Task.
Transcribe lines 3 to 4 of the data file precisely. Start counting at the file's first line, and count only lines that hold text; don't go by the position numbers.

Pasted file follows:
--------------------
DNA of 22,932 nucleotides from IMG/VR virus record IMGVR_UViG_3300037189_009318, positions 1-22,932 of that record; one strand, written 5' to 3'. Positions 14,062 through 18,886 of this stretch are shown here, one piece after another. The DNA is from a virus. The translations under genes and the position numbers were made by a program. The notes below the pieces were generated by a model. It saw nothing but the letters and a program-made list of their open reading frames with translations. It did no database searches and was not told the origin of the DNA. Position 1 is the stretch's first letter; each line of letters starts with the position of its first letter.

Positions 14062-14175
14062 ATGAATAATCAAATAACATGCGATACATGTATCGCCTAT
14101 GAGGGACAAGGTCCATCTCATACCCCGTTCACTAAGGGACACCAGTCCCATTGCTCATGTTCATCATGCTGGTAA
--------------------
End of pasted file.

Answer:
14062 ATGAATAATCAAATAACATGCGATACATGTATCGCCTAT
14101 GAGGGACAAGGTCCATCTCATACCCCGTTCACTAAGGGACACCAGTCCCATTGCTCATGTTCATCATGCTGGTAA